Hope Edelman, today’s guest blogger, is the acclaimed author of the influential bestseller Motherless Daughters; her new book, a fascinating and inspirational personal odyssey titled The Possibility of Everything, is out this week.
My daughter got her name from a San Francisco Guardian newspaper box.
Actually, she got her name from a prophetic graffiti artist who chose a Guardian newspaper box as his canvas. But I get ahead of myself.
It was September 1997, my eighth month of pregnancy, and my husband and I were taking our last pre-baby vacation. All the way up the California coast, we debated what to name our daughter. She was to be named after my mother, Marcia, who’d died when I was seventeen. By Jewish tradition, this meant we needed a name starting with an M. After several false starts we’d narrowed the field to Maya— popular in my husband’s native Israeli culture–and Melanie, just because we liked it.
That evening, we checked into a hotel just outside Chinatown. As we were getting dressed for dinner, the debate continued. Maya or Melanie? Melanie or Maya? The decision felt like a profound one, a label our unborn daughter would carry with her for life, and given that it was one of the very first choices we’d make for her as parents, we wanted to get this one right.
As circumstance would have it, we didn’t have to make the decision alone. When we stepped onto the sidewalk for dinner, we were greeted by spray-painted graffiti letters sprawled across a newsbox right in front of the hotel: MAYA. I stood there staring at the letters in disbelief. Even to a hardcore skeptic like me, it seemed like some kind of sign.
We named our daughter Maya Jill. Three years later, we took her on a journey to Central America to get rid of a troubling imaginary friend, a story I tell in my newest book, The Possibility of Everything.
When one of my friends read an early draft of the book, he was concerned about my use of names. They were just “a little too precious,” he said. “Maya was healed by a Maya healer, and your name is Hope? No one’s going to believe it.”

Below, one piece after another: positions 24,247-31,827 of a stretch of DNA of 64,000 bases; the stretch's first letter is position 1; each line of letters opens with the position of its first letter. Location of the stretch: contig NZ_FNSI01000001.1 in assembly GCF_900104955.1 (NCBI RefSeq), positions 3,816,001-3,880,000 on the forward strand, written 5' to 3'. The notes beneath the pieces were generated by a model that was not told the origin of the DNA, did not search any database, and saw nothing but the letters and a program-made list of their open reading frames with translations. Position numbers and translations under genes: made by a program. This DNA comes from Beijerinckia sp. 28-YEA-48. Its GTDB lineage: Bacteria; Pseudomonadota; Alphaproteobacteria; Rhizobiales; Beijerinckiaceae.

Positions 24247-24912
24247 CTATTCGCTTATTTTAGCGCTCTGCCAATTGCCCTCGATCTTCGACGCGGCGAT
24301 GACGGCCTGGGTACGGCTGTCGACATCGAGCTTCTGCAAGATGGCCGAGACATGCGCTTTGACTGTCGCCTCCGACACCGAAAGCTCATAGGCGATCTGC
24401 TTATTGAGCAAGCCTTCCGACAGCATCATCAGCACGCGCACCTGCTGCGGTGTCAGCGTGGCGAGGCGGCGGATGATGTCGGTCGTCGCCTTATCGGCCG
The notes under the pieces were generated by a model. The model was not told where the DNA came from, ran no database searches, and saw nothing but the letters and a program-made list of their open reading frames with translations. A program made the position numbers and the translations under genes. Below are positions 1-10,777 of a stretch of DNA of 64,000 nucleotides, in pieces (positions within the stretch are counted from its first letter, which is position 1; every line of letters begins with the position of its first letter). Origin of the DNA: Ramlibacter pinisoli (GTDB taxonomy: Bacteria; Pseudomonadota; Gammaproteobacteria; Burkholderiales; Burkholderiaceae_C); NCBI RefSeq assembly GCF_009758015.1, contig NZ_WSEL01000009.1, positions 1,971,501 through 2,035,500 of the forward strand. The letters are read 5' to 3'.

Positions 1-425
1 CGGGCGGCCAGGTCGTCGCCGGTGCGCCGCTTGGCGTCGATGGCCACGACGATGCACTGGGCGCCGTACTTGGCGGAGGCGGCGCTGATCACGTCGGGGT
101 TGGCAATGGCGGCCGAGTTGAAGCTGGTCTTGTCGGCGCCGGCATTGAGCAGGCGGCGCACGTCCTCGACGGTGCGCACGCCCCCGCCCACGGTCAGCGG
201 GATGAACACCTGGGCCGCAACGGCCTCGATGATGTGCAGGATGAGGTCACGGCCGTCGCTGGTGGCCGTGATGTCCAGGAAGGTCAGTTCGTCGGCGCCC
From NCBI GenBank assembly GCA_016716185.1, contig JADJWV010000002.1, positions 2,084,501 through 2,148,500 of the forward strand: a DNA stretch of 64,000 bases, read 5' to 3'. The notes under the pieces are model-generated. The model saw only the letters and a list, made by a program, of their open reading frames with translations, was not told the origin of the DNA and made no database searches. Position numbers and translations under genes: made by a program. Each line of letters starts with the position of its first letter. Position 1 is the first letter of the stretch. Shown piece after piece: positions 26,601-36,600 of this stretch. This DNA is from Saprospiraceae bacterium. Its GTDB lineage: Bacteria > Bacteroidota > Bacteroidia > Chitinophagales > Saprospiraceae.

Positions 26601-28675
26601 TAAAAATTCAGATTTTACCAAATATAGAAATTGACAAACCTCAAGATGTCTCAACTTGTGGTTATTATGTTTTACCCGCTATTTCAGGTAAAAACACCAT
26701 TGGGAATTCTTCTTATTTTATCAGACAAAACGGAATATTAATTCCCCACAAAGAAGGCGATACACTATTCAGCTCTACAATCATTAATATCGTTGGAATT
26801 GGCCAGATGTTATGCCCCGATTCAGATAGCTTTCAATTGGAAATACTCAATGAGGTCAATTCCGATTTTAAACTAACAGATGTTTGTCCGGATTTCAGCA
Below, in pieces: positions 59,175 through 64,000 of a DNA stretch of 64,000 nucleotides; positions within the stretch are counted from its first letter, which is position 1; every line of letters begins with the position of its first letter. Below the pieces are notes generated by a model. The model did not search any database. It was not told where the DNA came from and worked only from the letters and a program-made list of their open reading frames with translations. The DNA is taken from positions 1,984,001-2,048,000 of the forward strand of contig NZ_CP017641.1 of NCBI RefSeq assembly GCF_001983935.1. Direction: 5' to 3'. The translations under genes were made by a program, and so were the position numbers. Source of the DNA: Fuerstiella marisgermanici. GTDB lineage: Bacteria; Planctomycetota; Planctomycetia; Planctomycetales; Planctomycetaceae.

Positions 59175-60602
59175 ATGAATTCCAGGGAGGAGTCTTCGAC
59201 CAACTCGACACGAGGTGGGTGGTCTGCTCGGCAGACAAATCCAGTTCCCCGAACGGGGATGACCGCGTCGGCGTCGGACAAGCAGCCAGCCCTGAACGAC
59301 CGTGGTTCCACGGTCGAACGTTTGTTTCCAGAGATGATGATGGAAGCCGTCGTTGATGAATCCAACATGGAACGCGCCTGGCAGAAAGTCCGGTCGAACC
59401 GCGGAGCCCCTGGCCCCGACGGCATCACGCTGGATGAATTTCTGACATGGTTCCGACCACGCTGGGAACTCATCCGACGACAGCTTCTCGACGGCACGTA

But what could I do? It’s a memoir. It would have been silly to create pseudonyms for my daughter and myself. So I left our names as they are.
Granted, it was confusing as a writer to have “Maya” describe both a child and a culture. I had to do constant and fancy gymnastics to keep Maya’s name from appearing in the same sentence where “Maya” was also used as an adjective or proper noun (as in “Maya temples” or “the ancient Maya”).
In Sanskrit, Maya means “illusion,” which seems somehow appropriate for a story that’s ultimately about faith. But in Belize, my daughter’s name is a source of amusement. To Belizeans, Maya is the name of a people, not a person. It would be akin to an American naming their child “Navajo” or “Chinese.” They like the name Hope, though. They say we all need more of that.
Is it purely a coincidence that a child named Maya and her parents were healed in the land of the Maya? Perhaps. Who knows? Life receives its richness from the mysterious interplay between all that we can see and explain, and all that we cannot. I didn’t understand this until I went to Belize in the winter of 2000, but the first glimmer of awareness may have been revealed to me on the San Francisco sidewalk. That was the first time Hope and Maya bumped into each other, and squared off face to face.